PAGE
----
Upwind I played the shifts and puffs in the middle and chose a ‘favored’ side ¾ of the way upwind. I chose the favored side by looking to both sides to see who looked furthest upwind. In terms of speed, my vang was probably in my hand 1/3 of the time. What I mean by this is I was constantly adjusting my vang. I cranked on the vang in the puffs so that I could point and keep the boat flat as the puff hit me and then kept the vang in my hand as I sensed the puff dying out, at which point I would immediately release the vang completely, then maybe give it a little tug so that it just a little more than snug. As for the cunningham, I adjusted it merely to keep the wrinkles from forming all the way across the sail. Some wrinkles are fast. No wrinkles are slow. A giant wrinkle from the end of the boom to the mast is also slow. In lifts it was very important to keep the bow down and go across/extend forward on everyone to leeward if you were competing for 1st , assuming there is no more than 1 boat to windward of you that looks like they’re dangerous. This helped me move into a better covering position on the fleet.
Downwind, I eased the the vang completely and tugged on it when I started to deathroll. I kept my outhaul fully powered up all day and (obviously) made sure the cunningham was completely off. The primary concern downwind was to make sure that you were in better pressure than everyone around and then to make sure that you had a clear lane behind you. I c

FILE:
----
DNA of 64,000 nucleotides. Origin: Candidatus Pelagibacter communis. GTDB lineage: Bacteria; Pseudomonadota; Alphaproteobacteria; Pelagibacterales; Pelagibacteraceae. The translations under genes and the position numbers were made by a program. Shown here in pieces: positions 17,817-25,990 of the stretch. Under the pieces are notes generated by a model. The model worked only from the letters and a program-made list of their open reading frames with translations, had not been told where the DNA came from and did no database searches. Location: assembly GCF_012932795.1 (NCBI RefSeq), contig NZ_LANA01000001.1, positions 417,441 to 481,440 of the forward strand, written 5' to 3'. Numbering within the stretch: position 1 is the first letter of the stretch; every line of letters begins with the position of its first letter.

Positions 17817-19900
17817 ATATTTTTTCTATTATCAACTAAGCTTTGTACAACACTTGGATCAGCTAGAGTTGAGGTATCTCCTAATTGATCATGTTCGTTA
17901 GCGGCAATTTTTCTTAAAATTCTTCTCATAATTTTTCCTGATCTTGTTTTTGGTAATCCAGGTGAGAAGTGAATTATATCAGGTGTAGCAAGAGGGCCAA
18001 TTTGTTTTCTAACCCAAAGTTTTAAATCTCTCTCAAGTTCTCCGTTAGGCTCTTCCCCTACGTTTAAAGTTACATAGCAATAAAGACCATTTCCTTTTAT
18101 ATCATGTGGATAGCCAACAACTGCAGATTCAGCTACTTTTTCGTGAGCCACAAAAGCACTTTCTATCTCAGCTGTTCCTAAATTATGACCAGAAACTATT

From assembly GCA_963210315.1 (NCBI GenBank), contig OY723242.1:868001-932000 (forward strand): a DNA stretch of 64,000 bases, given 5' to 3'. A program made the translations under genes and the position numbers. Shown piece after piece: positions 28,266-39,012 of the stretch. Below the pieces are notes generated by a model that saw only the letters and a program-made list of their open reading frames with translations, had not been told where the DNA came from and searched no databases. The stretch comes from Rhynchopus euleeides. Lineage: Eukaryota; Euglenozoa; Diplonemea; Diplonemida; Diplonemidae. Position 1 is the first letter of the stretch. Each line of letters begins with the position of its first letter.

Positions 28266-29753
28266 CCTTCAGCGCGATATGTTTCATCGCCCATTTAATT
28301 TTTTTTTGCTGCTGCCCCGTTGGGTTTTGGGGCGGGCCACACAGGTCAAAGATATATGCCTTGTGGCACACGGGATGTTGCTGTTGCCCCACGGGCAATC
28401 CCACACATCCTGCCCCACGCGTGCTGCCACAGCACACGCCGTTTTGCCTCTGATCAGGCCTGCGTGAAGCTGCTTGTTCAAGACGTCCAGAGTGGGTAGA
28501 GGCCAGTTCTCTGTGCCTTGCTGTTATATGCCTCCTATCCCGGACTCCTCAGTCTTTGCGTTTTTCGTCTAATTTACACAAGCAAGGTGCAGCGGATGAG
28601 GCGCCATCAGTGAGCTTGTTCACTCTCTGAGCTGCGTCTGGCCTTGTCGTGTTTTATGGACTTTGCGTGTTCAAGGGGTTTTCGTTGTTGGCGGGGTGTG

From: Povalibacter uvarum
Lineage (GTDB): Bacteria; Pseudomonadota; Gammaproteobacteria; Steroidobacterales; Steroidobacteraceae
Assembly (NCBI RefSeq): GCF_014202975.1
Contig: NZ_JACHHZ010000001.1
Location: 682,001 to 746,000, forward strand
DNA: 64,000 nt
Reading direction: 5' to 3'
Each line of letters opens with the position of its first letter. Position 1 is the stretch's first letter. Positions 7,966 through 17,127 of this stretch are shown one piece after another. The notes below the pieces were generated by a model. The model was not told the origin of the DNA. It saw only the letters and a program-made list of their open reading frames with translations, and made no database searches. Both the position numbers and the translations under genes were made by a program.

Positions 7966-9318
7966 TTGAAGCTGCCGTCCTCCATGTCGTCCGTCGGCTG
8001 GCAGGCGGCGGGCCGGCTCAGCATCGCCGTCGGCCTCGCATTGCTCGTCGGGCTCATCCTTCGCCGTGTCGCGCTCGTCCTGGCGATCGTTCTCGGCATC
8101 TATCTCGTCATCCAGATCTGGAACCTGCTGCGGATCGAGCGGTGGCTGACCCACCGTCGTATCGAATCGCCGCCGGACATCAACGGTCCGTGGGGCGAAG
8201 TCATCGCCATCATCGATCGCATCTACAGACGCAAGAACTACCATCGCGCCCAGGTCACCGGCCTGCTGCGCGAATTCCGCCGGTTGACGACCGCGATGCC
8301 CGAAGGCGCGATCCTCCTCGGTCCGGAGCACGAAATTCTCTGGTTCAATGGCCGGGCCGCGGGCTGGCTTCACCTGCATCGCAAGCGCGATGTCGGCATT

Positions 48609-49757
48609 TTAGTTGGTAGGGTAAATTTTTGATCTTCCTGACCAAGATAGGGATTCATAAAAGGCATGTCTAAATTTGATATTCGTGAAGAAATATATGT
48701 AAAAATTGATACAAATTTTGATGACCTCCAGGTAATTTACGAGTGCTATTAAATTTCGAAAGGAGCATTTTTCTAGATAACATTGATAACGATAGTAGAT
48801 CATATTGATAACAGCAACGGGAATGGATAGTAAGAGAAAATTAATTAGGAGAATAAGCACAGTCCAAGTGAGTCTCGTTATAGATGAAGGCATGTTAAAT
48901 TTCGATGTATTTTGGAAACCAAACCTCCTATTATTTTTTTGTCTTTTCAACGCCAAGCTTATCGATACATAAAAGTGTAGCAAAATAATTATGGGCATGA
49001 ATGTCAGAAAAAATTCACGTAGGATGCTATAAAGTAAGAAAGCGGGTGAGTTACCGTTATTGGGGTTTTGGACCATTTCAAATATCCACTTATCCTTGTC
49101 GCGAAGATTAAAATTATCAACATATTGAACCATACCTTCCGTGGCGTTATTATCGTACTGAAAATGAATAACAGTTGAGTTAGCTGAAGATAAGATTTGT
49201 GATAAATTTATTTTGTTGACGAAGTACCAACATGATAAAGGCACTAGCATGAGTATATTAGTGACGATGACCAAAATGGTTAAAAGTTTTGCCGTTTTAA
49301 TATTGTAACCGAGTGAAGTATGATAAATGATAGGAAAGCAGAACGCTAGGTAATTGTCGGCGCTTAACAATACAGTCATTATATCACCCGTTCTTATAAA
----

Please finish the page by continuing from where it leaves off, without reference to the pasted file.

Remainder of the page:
December 7th Standard Rig
Sorry for the late Recap!
  December 7 was a very shifty day with highly visible puffs on flat water.  You could lose a considerable number of boats by sailing off the course to a corner, or by simply not sailing towards pressure.  I probably should have been changing gears upwind more frequently, but being lazy and out of shape, I kept most controls pretty tight.  Downwind was a struggle, and I was often torn about chasing puffs as opposed to sailing a more direct course to the leeward mark.  I also thought that there were times that the boat wanted to plane, and I just couldn't get it up and going.  This usually results in the boat feeling really unstable, and wanting to wipe out.  I'm looking forward to sailing again in conditions like that to see what can be done to get the boat planning earlier in that wind range. 

December 7 Laser Radial

Leo Boucher

Last Sundays was great.  We had great conditions and amazing wind.  However, I do have to say that the temperature sure was cold.  Despite the near freezing temperatures the radial still pulled of 7 great races.  I felt bad for my friend whose top sections broke after the first race.  This happened to me last year at Virginia Sates.  A broken mast can really ruin your day.  

The winds were 10 to 15 knots which meant you were hiking no matter how big you were.  Starts were important.  I was really focused on keeping an eye out behind me on the down winds.  I notice a number of sailors flip and death role because they got surprised with a super big puff and couldn’t adjust fast enough.  Even if you are in the lead you need to remember to keep an eye on the entire race course.  

This summer during the SSA summer program I learned to keep an eye on the shifts.  This weekend I noticed that the wind shifts were pretty spaced out.  I tried to take advantage of all of them.  The shifts in big wind are just as important as the shifts in light wind.  If you miss a shift in big wind you might not be able to catch up.